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Experts question the FDA's COVID booster strategy ahead of autumn


When summer ends, we begin the third autumn of the pandemic. The virus spreads more in cooler weather, and many people have stopped taking precautions. But for those who do, the United States is preparing a fall vaccine booster campaign. NPR health correspondent Rob Stein joins us. Good morning.

ROB STEIN, BYLINE: Good morning, Steve.

INSKEEP: So what's the idea here?

STEIN: Well, you know, Steve, this is all about trying to prevent yet another bad winter surge. The immunity that people got from getting vaccinated or infected will have faded even more by the time winter arrives. And the fear is lots of people could get really sick and die unless their immune systems get another good boost. So Moderna and Pfizer and BioNTech created a new generation of vaccines called bivalent vaccines that target both the original strain of the virus and omicron. But the virus is evolving so fast that new omicron subvariants have already replaced the original omicron that those vaccines target. So the FDA told the companies to reformulate the vaccines yet again to target the latest omicron subvariants called BA.4 and 5. But not everyone thinks that was necessarily the right call.

INSKEEP: Well, why not?

STEIN: Well, you know, ideally, we would try to match the vaccines to whatever version of the vaccine is actually infecting people. But some say we just don't have time at this point to reformulate and test a whole new set of vaccines because that would push the vaccine's availability back to around October or November at the earliest, which is cutting it really close.


STEIN: So some say the FDA should go with the vaccines that target the original omicron, known as BA.1, since they look pretty good. And the companies have already started even making them, which means they could be available much sooner, by the end of the summer. It's kind of the bird-in-the-hand argument.

Here's Deepta Bhattacharya at The University of Arizona.

DEEPTA BHATTACHARYA: Are we trying to be too perfect and then costing us months as a result of that? You know, if we were starting over and all things were being equal and BA.1 and BA.4, 5 could be, you know, developed at equal pace, no question, BA.4, 5 is better. But the real question is, are we letting the perfect be the enemy of the good here?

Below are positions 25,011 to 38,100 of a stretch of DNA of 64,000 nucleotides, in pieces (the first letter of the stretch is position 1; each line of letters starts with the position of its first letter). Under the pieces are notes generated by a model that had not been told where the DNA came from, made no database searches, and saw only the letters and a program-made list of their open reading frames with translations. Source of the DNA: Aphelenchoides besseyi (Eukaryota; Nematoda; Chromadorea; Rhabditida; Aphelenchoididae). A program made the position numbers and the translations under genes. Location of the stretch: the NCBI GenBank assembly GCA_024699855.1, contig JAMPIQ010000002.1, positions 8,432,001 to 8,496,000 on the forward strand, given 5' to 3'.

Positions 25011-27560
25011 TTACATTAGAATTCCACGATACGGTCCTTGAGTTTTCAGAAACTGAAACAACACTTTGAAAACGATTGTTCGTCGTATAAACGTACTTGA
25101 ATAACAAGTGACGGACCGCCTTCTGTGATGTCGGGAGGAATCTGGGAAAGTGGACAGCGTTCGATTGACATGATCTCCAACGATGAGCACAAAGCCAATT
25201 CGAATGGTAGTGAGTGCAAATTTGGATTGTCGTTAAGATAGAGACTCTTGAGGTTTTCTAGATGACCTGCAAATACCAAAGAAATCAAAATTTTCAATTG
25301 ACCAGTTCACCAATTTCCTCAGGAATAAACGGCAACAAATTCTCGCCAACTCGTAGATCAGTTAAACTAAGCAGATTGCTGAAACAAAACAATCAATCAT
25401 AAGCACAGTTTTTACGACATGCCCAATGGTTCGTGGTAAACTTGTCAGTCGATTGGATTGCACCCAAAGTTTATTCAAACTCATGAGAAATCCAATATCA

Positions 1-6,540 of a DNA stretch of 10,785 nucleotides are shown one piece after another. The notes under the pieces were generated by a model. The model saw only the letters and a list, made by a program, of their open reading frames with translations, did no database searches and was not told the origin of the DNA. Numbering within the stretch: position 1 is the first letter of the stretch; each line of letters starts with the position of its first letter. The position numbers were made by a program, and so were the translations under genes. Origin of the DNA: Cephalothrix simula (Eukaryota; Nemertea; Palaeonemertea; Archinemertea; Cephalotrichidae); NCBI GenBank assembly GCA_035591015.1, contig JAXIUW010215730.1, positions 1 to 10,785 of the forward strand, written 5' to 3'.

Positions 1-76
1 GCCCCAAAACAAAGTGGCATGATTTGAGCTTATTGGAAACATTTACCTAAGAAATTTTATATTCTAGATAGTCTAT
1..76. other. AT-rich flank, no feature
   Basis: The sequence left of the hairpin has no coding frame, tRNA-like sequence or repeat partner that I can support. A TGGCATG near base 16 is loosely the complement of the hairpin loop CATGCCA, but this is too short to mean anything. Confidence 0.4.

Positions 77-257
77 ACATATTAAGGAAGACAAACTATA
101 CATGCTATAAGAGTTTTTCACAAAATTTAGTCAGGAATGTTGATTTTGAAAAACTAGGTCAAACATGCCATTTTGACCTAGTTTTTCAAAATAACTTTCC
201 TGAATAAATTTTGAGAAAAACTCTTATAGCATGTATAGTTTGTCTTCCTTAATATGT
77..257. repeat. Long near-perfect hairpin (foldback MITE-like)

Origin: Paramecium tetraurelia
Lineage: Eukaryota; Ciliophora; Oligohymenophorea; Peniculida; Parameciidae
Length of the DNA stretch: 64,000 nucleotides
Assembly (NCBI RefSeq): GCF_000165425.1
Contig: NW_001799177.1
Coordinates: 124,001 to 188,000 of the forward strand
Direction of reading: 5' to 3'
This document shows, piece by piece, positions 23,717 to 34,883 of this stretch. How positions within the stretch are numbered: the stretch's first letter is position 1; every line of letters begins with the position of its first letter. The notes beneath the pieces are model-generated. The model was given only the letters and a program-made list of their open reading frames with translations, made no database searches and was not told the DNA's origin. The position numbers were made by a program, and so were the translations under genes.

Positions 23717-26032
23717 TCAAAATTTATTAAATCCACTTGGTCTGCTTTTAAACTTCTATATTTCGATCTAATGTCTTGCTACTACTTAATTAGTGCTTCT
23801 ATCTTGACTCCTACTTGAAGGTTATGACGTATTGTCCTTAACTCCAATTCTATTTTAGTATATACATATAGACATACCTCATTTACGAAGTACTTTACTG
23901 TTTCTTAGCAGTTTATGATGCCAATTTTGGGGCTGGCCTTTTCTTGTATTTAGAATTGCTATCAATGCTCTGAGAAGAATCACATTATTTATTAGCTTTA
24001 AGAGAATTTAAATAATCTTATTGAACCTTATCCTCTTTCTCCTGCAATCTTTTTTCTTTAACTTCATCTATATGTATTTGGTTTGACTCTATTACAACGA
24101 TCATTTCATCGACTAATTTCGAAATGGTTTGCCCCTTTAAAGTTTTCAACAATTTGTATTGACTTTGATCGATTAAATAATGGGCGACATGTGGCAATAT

STEIN: You know, in fact, the companies have now produced data indicating the vaccines that target the original omicron can also protect against BA.4 and 5. And who knows whether BA.4 and 5 will even still be the dominant variants by the fall. Another entirely different variant or subvariant could have taken over by then. Another subvariant called BA.2.75 has already emerged in India. And the FDA would also have to rely more on studies involving mice instead of people to judge the boosters, which makes some people wonder, are we really there yet with this new mRNA technology?

INSKEEP: I'm just trying to keep track - BA.2.75, 4, 4, 7.

STEIN: I know.

INSKEEP: It's like pi. You could just go off into the universe.

STEIN: Exactly. Exactly.

INSKEEP: Are there other concerns?

STEIN: Yeah. You know, some question the wisdom of switching to vaccines that target omicron at all because, so far, the data FDA has gathered doesn't prove that they're dramatically better than the original vaccines. I talked about this with John Moore at Weill Cornell Medicine.

JOHN MOORE: You might as well consult a crystal ball or a Roman augur if you're going to make decisions on that level. I think that the FDA under-analyzed and under-consulted in making a decision that really sounds good but is based on guesswork.

STEIN: Now, for its part, the FDA acknowledges that there's no way to predict the future. But officials say they have no choice but to try to match the vaccines as closely as possible to whatever strain's most likely to be posing a threat. I talked about this with Dr. Peter Marks at the FDA.

PETER MARKS: Because we don't have a crystal ball, we have to do our best using the science that we have in hand. And this allows us to hedge our bets.

STEIN: And Marks is leaving the door open to switching back to boosters that target the original omicron if that looks like the better option to protect people in the fall.

INSKEEP: That's NPR health correspondent Rob Stein. Rob, thanks so much.

STEIN: You bet, Steve. Transcript provided by NPR, Copyright NPR.

Rob Stein is a correspondent and senior editor on NPR's science desk.